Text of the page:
In the aftermath of the Deadly Riverside Terror Attack that left some 21 innocent people dead, Kenyans have started asking some hard questions. Some of them include why Kenyan Troops are still in Somalia and why our country has become a target for these terrorists.
Activist Boniface Mwangi has pieced an article titled: Kenya Has Failed Her Youth
My heart goes out to the families who lost loved ones during the senseless DusitD2 terror attack. And to those still nursing wounds, I wish you a quick recovery.
Our nation is traumatized, and we need to have an honest conversation about why we are frequent targets of these attacks.
Kenyan troops have been fighting in Somalia for the last 8 years. Over 1000 soldiers have died, with many more maimed, but their sacrifice was in vain. No one, apart from their families, remembers them. It is a great honour to die for your country but utterly pointless to die for no cause. Our presence in Somalia has no exit strategy. The soldiers are on an indefinite ghost-chasing mission. In the time that Kenyan troops have been in Somalia, they have been called out by the UN for colluding with Al-Shabaab to smuggle sugar and charcoal. The truth is, while the infantry is not involved in the smuggling, their bosses are. Kenyan Military Generals, and their political benefactors, are conducting business in Somalia. They acquire tenders to supply our troops with food, water, fuel and ammunition. A Kenyan MP held a press conference a few years ago to say he has a list of who is funding terrorists in Kenya. That politician and his North Eastern cartel run a contraband smuggling ring from Kismayo to Kenya. They also help coordinate how Somali warlords can invest their money in Kenya.
Terrorists have hit Kenya many times and the people who have carried out the attacks were either Kenyan or led by Kenyans. Young, desperate Kenyans who feel they have no stake in the country have been radicalized. Unless you’re rich or famous, your life is of no value. Youth in the ghettos of Nairobi are hunted down by police and put down like rabid dogs. We have outdated colonial laws that allow police to arrest you for “loitering”, not carrying an ID, being drunk and disorderly, dumping, etc. All these offences are used by police to extort and detain young people.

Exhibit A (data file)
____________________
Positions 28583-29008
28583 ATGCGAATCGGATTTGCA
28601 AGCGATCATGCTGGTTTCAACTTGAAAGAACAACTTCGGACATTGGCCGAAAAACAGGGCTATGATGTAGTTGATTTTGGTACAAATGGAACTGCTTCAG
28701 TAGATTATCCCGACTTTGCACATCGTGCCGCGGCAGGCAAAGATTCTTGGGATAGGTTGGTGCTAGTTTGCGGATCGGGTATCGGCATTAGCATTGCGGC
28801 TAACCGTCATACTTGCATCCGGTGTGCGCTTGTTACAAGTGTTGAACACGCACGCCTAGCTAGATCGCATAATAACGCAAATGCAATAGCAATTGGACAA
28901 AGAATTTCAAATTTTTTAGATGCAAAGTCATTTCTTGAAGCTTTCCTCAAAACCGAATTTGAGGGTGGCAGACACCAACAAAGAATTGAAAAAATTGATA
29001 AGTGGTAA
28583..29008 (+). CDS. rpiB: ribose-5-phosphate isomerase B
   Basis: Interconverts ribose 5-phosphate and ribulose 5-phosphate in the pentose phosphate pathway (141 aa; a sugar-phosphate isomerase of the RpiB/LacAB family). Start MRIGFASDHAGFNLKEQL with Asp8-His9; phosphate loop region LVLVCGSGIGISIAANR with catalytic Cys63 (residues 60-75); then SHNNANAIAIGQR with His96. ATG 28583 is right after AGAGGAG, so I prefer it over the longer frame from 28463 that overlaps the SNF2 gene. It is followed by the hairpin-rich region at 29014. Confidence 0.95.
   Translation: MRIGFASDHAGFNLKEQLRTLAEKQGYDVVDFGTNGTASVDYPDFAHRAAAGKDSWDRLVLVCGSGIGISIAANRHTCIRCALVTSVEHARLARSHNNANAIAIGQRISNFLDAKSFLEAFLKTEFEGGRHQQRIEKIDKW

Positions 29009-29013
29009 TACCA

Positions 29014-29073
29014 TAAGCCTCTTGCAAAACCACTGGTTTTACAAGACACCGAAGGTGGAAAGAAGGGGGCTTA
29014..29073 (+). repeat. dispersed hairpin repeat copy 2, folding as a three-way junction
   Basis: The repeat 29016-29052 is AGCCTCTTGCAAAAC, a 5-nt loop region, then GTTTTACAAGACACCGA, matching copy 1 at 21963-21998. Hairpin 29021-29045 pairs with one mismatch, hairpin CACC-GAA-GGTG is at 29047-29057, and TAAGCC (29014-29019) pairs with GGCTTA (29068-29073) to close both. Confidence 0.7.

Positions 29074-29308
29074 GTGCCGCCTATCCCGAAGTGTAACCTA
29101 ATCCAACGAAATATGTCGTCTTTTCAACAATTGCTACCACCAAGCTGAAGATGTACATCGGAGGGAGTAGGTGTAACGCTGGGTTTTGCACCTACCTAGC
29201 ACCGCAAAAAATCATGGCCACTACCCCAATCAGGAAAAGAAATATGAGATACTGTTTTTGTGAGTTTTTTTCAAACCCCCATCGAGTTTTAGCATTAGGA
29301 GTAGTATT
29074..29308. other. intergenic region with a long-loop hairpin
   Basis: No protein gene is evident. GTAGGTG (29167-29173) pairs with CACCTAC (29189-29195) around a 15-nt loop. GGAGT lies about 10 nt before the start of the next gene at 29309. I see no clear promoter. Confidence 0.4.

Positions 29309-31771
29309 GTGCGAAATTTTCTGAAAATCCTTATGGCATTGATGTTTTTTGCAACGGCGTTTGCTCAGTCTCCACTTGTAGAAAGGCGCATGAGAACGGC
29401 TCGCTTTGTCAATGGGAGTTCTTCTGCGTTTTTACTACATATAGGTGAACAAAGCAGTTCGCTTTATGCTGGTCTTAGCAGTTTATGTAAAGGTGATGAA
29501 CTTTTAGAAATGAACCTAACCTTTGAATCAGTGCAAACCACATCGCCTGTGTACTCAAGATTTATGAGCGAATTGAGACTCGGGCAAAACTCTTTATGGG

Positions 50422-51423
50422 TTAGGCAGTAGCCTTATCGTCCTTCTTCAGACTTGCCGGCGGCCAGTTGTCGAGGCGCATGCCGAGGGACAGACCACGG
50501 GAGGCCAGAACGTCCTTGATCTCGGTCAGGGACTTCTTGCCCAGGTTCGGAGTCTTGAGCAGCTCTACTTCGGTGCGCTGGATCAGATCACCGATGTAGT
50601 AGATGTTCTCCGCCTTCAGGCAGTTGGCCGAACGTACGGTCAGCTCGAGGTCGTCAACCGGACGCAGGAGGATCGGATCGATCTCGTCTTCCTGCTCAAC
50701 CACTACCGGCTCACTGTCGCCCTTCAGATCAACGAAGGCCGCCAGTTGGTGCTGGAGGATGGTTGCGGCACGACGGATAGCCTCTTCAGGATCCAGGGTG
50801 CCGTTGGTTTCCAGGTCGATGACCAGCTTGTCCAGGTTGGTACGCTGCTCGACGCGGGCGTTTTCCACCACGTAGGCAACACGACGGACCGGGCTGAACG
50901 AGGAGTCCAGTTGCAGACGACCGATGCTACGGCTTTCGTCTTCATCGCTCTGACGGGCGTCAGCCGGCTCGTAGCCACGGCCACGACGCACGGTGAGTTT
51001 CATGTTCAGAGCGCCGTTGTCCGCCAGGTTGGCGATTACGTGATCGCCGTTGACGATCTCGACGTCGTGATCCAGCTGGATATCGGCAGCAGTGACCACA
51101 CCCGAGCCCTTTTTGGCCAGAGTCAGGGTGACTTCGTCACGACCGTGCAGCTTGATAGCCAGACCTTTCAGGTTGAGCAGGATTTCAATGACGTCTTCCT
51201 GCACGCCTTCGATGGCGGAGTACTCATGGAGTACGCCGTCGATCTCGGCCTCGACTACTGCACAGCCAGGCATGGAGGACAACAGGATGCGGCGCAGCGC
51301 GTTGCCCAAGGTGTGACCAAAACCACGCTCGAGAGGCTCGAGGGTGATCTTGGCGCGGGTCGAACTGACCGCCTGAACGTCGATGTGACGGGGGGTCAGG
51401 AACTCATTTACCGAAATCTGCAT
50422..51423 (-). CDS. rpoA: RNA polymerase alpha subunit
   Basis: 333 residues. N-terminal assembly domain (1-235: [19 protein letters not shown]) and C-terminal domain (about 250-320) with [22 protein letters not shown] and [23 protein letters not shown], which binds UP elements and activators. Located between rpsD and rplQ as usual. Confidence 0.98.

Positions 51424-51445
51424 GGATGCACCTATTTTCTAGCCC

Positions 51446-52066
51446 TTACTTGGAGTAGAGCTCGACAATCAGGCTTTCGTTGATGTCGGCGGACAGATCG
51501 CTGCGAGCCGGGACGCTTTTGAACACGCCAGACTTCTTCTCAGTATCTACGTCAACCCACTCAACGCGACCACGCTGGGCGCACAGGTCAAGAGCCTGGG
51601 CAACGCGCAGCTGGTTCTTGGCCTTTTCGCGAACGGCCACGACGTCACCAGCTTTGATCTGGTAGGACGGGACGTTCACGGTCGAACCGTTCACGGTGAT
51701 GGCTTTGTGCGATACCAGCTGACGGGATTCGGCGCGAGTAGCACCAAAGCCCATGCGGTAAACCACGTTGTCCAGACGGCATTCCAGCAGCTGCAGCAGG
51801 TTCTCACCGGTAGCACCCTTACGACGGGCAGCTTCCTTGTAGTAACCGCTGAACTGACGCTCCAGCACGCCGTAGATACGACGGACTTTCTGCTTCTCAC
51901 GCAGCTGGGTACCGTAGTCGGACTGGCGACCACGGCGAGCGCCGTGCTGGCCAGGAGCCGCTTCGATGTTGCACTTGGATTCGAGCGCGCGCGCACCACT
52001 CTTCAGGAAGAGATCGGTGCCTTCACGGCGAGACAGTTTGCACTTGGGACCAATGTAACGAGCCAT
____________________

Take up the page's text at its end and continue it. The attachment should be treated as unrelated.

When young people take to the streets to protest injustices, they’re teargassed, beaten and sometimes shot dead. When they go to the streets to take pictures, they’re arrested and accused of shooting pornography. When parents fail to teach their children values and high school children are found in bars, police are called instead of the school counselor. We have criminalized being youth.
Killer cops under the direction of the Director of Criminal Investigations and Inspector General are allowed to execute suspects. It is only economically disadvantaged suspects who are executed. Suspicion alone is enough to get you killed. Young men coming of age in the ghettos of Nairobi cannot wear bling because the police arrest and kill young people who wear bling or are “too smart”. Even the way you’re dressed can get you killed.
Our neighborhoods have no playgrounds, no social centers, no public libraries, mainly because most of the grounds where they would have been located have been grabbed. Food prices are controlled by cartels. Public transport is run by cartels. Our water gets rationed, because cartels own water supply trucks.
In a country where majority of the people are dishonest and where young people think that corruption isn’t bad if you don’t get caught, it is very easy for someone to become radicalized. A terror outfit like Al-Shabaab offers a comradeship and a misguided sense of belonging that Kenya sadly doesn’t offer many young people.